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A concierge model may not be the answer for every practice, but it does serve as an example of what’s possible with technology and the right priorities.
Starting a private practice requires a heavy dose of entrepreneurial spirit. Keeping one afloat requires a keen mind for business operations.
Rather than shrugging his shoulders at an overly complex healthcare system, internal medicine physician Tom Lee founded a practice that focused on fixing some of the glaring flaws in healthcare delivery at the practice level.
One Medical, a large concierge practice, epitomizes what’s required to succeed in private practice: ambition, innovation, and efficiency. Even if you’re not pursuing a concierge model for your practice, this practice's success still has several lessons to offer healthcare providers looking to maintain some autonomy through a private practice. It may also offer a window into the future of the physician-patient relationship.
Here are three things private practice providers can take from Lee’s success.
Build Your Foundation on Technology
Despite seeing an average of 35 percent fewer patients per day than the average practice, One Medical already boasts patient numbers in the thousands as well as a reported growth rate of 50 percent.
Can seeing fewer patients while growing at a meteoric rate be anything other than a paradox?
The answer seems to be yes. This coupling of rapid growth without tortuous physician hours and work flows is best explained by the practice’s effective use of technology to increase the operational efficiency.
It’s no secret that One Medical receives significant backing from venture capital firms - much of which is likely due to Lee’s success with Epocrates, which he cofounded. But instead of exclusively spending those assets on new office buildings and advertising, Lee invested heavily in technology, specifically iOS and Android apps.
As part of the annual $199 membership fee, One Medical patients receive access to the practice’s app from which they can book online appointments, renew prescriptions, and even get a review of their medical information and have subscriptions sent to a pharmacy or tests scheduled.
This same functionality can be found in many patient portals, though these features are less common on mobile devices at the moment.
Instead of worrying about how the patient portal-esque app would fulfill meaningful use requirements, Lee seized the opportunity to automate all the clerical processes he could. As a result, One Medical employs half as many office staffers per provider as the normal practice.
Center the Experience Around the Patient
One Medical’s emphasis on technology streamlines the way the practice functions, and improves the patient experience. Creating a useful mobile application wasn’t done for reimbursement purposes, but rather to create a more intuitive experience for patients.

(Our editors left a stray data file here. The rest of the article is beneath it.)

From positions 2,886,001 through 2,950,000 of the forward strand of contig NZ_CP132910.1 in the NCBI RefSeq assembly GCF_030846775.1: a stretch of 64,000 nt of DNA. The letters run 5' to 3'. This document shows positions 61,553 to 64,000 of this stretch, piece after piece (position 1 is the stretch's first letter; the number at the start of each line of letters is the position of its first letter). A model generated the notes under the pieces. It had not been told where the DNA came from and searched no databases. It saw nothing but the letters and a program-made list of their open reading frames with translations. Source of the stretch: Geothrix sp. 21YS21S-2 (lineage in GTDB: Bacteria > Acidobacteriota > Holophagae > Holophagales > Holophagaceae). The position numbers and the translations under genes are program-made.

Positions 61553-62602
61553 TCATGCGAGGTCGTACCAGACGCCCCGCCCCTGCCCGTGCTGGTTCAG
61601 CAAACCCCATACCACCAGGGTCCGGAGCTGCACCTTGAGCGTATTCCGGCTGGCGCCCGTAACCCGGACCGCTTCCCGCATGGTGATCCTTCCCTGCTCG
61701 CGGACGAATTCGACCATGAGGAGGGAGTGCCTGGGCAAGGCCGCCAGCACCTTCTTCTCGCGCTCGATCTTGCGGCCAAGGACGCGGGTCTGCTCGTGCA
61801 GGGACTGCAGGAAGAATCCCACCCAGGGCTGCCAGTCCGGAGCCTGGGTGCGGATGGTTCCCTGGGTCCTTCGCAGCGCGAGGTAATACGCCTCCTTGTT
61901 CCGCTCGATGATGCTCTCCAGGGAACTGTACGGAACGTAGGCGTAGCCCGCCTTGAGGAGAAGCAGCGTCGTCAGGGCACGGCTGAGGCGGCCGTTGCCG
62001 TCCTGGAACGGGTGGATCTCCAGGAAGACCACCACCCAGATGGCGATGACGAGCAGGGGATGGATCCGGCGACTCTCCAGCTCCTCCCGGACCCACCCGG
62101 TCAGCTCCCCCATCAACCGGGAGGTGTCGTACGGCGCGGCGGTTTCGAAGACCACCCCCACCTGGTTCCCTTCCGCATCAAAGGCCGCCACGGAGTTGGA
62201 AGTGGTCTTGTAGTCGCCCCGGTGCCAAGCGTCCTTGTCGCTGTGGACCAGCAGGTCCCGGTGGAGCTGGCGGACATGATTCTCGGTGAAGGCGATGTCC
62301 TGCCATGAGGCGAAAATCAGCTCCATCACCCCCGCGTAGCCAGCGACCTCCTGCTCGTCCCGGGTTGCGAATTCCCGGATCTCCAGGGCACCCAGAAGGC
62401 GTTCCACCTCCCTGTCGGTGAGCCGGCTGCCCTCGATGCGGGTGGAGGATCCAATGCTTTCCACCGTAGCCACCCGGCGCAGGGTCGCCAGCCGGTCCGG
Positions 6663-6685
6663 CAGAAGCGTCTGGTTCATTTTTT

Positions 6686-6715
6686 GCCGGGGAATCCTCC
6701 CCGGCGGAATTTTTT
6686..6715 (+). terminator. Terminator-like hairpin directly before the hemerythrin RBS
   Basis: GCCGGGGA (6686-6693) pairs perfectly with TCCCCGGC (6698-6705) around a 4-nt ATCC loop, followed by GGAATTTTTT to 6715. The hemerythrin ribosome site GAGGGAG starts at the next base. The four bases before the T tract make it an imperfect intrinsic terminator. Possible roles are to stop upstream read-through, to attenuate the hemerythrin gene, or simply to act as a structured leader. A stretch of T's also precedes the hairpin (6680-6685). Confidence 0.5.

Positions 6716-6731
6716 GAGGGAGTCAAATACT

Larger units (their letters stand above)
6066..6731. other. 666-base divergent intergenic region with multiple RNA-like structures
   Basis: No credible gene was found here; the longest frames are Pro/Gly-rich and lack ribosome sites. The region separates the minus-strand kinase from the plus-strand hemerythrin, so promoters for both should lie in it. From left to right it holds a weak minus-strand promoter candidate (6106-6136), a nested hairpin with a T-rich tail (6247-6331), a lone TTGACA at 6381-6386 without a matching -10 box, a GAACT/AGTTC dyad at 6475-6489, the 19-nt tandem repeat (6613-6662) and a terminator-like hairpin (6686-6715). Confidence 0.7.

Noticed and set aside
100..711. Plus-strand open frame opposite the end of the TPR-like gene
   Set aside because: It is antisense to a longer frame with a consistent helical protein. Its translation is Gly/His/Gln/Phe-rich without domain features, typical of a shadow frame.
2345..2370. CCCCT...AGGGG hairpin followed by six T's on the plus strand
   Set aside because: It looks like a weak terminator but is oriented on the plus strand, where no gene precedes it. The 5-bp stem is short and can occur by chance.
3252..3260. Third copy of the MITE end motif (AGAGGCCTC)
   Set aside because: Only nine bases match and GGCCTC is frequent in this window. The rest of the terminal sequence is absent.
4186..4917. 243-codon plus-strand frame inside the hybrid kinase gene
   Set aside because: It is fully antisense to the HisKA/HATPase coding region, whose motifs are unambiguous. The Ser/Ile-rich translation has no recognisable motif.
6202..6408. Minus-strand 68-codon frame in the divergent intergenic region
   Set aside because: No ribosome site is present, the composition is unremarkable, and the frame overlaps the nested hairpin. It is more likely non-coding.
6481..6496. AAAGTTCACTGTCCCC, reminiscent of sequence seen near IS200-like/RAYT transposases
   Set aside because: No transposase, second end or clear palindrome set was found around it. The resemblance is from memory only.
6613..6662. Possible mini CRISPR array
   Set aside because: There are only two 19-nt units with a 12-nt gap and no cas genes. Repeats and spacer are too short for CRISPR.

Many practices lack this focus on the patient experience. Instead of taking the time to make sure the patient is comfortable with a diagnosis, providers must rush the examination in order to move on to the next patient.
This directly contradicts the mindset of the modern consumer, and it only feeds healthcare’s reputation for anachronistic operating models. Consumers now use their experience with a service provider as validation for continuing to choose that provider. Failing to focus on experience is a surefire way to lose patients - perhaps driving them to competitors who do seem to have the time to talk longer in the exam room.
Remember that One Medical physicians see less patients? That’s so they can dedicate more time with each individual.
To be sure, technology powers the customer experience by making the healthcare provider more efficient and enabling him to prioritize the patient. But using the lack of technology as an excuse for the poor engagement is self-defeating.
Patients now expect a holistic experience from providers, beginning with digital access to health information and ending with follow-up after the appointment.
Look Past the Status Quo
Physicians have a reputation for being resistant to change. However, the current reimbursement system mire and the myriad of new regulations aren’t asking physicians to change; these forces are demanding it.
Doing things the same old way simply won’t suffice. A concierge model may not be the answer for every practice, but it does serve as an example of what’s possible with technology and the right priorities. Luckily for independent practices, there’s an expansive market of medical software that supplies the raw materials for building a more effective, patient-centered practice.